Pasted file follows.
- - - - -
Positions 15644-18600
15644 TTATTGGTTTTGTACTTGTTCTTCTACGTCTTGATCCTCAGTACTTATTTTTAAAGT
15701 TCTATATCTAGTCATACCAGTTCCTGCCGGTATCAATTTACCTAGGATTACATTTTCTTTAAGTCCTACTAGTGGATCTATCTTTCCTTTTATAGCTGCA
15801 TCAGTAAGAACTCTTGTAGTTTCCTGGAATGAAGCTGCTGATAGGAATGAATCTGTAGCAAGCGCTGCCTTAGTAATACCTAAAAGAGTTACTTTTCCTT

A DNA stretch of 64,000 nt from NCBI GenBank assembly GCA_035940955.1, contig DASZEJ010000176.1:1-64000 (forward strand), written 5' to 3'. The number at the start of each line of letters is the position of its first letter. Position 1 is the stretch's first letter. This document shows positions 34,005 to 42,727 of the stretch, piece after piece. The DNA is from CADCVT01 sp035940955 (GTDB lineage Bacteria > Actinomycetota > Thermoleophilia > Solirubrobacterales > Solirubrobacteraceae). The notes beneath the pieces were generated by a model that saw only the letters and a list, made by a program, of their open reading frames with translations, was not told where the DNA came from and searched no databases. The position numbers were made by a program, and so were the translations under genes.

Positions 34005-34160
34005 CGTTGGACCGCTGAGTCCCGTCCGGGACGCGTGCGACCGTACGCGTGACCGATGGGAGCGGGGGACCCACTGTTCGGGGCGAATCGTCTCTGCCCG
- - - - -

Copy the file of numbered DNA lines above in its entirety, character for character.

Positions 15644-18600
15644 TTATTGGTTTTGTACTTGTTCTTCTACGTCTTGATCCTCAGTACTTATTTTTAAAGT
15701 TCTATATCTAGTCATACCAGTTCCTGCCGGTATCAATTTACCTAGGATTACATTTTCTTTAAGTCCTACTAGTGGATCTATCTTTCCTTTTATAGCTGCA
15801 TCAGTAAGAACTCTTGTAGTTTCCTGGAATGAAGCTGCTGATAGGAATGAATCTGTAGCAAGCGCTGCCTTAGTAATACCTAAAAGAGTTACTTTTCCTT

A DNA stretch of 64,000 nt from NCBI GenBank assembly GCA_035940955.1, contig DASZEJ010000176.1:1-64000 (forward strand), written 5' to 3'. The number at the start of each line of letters is the position of its first letter. Position 1 is the stretch's first letter. This document shows positions 34,005 to 42,727 of the stretch, piece after piece. The DNA is from CADCVT01 sp035940955 (GTDB lineage Bacteria > Actinomycetota > Thermoleophilia > Solirubrobacterales > Solirubrobacteraceae). The notes beneath the pieces were generated by a model that saw only the letters and a list, made by a program, of their open reading frames with translations, was not told where the DNA came from and searched no databases. The position numbers were made by a program, and so were the translations under genes.

Positions 34005-34160
34005 CGTTGGACCGCTGAGTCCCGTCCGGGACGCGTGCGACCGTACGCGTGACCGATGGGAGCGGGGGACCCACTGTTCGGGGCGAATCGTCTCTGCCCG